SAP Allies with Oracles Competitors

By Lisa Vaas  |  Posted 2005-04-28 Print this article Print

Updated: Enterprise applications customers reap the benefits of SAP's competition with Oracle; meanwhile, the software company announces partnerships with IBM, Siemens, Microsoft and Macromedia.

SAP is emitting a dizzying flow of news from its Sapphire users conference in Copenhagen this week as it partners with giants in the tech world: IBM, Siemens, Microsoft and Macromedia. At this rate, analysts say, Oracle better learn how to partner like its arch rival, lest it wind up the wallflower at the enterprise applications dance. To wit: On Tuesday, SAP AG announced that it will jointly develop software with Microsoft Corp., combining SAPs business applications and Microsofts Office desktop applications. SAP capabilities such as time management, budget monitoring, organizational management, and travel and expense management will hook directly into immensely popular desktop applications such as Excel, Outlook and Word—a combination that analysts say will set the bar for Oracle Corp., whose productivity tools have to compete with the popular Office software, and IBM, which could stand to integrate its various software offerings better.
The German company also announced on Tuesday a version of IBMs DB2 database optimized for SAP applications—the first time IBM has ever streamlined its database for a particular applications vendor.
Read more here about IBMs new DB2 database tailored for use with SAP applications. IBMs director of DB2 Marketing, Bernie Spang, told Ziff Davis Internet that this move started to ramp up about two years ago—in other words, very close to the time Oracle announced it would attempt to acquire PeopleSoft. Its a move that IBM framed as a direct assault on the 60 percent of SAP customers who run their applications on Oracle databases—in other words, an impressive 44,000 enterprises. And there was an assault on a third front: SAP is pushing forward to expand its already strong presence in vertical industries, announcing on Tuesday that it is partnering with Siemens AG to offer integrated health care technology and consulting services to improve patient safety and process workflow at health care organizations. Finally, if all that werent enough, SAP announced on Tuesday that it is extending SAP NetWeaver with the Macromedia Flex application framework—a pairing one analyst called "very, very, very important" when it comes to competing with Microsoft on integrated content, collaboration and communications. The take-away from all this partnering? SAP has figured out that its got a lot more to gain from cooperating with its enemys enemies than it does from competing with them. "Here are two companies, ostensibly [SAPs] biggest competitors, and what SAP is doing is saying the value of cooperation is bigger than the value of competition," said Joshua Greenbaum, an analyst at Enterprise Applications Consulting in Berkeley, Calif. "Exact numbers are hard to come by, but its pretty obvious to me that the amount of business Microsoft and SAP do together far exceeds the total revenue of Microsoft Business Solutions. And over in IBM, the amount of joint business between IBM and SAP exceeds the value of Websphere … as well. "So what you really have is competition thats not on the same scale as cooperation," Greenbaum said. "I think these two agreements are a recognition that by working together, rather than fighting together, well, the enemy of my enemy is my friend. I wouldnt say its a deliberate attempt to isolate Oracle per se, but it really shows how isolated Oracle could become if they dont start to build up their partnership model as well." Next Page: The markets consolidating—to customers benefit.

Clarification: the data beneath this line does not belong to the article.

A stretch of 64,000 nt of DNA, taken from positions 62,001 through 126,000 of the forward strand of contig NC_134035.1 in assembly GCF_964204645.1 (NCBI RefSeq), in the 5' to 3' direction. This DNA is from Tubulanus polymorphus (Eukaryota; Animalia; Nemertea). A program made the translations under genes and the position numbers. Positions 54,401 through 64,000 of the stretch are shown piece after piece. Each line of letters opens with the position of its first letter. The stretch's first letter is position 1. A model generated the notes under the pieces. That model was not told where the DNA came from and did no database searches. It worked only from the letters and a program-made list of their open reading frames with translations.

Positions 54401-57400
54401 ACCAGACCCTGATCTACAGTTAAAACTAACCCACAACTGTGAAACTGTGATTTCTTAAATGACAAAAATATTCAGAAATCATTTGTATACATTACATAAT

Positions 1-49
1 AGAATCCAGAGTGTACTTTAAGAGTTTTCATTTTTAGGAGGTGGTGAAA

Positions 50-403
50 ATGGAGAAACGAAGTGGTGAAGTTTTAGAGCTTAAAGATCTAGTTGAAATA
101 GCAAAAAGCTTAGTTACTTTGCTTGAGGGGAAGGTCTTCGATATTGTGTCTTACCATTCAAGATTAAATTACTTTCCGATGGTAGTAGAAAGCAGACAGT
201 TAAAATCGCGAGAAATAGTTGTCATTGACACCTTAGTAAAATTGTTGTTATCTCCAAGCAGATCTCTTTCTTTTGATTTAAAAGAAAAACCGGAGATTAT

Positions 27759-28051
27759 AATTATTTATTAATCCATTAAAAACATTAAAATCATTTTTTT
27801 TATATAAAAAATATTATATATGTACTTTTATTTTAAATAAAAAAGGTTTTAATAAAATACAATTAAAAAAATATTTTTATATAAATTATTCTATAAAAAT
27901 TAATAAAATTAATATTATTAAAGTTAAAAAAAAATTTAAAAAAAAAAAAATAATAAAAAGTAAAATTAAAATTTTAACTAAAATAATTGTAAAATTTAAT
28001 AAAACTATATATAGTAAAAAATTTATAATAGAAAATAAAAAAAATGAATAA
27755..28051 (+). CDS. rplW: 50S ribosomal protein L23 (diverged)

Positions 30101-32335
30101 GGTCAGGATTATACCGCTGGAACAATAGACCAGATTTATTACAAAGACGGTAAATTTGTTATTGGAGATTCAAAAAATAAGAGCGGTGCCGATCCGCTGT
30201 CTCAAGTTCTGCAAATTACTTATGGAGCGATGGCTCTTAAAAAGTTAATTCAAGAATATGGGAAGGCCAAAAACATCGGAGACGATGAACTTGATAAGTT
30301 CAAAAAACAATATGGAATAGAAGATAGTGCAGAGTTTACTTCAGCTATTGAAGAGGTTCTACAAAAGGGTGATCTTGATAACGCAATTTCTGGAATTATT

Lisa Vaas is News Editor/Operations for and also serves as editor of the Database topic center. Since 1995, she has also been a Webcast news show anchorperson and a reporter covering the IT industry. She has focused on customer relationship management technology, IT salaries and careers, effects of the H1-B visa on the technology workforce, wireless technology, security, and, most recently, databases and the technologies that touch upon them. Her articles have appeared in eWEEK's print edition, on, and in the startup IT magazine PC Connection. Prior to becoming a journalist, Vaas experienced an array of eye-opening careers, including driving a cab in Boston, photographing cranky babies in shopping malls, selling cameras, typography and computer training. She stopped a hair short of finishing an M.A. in English at the University of Massachusetts in Boston. She earned a B.S. in Communications from Emerson College. She runs two open-mic reading series in Boston and currently keeps bees in her home in Mashpee, Mass.

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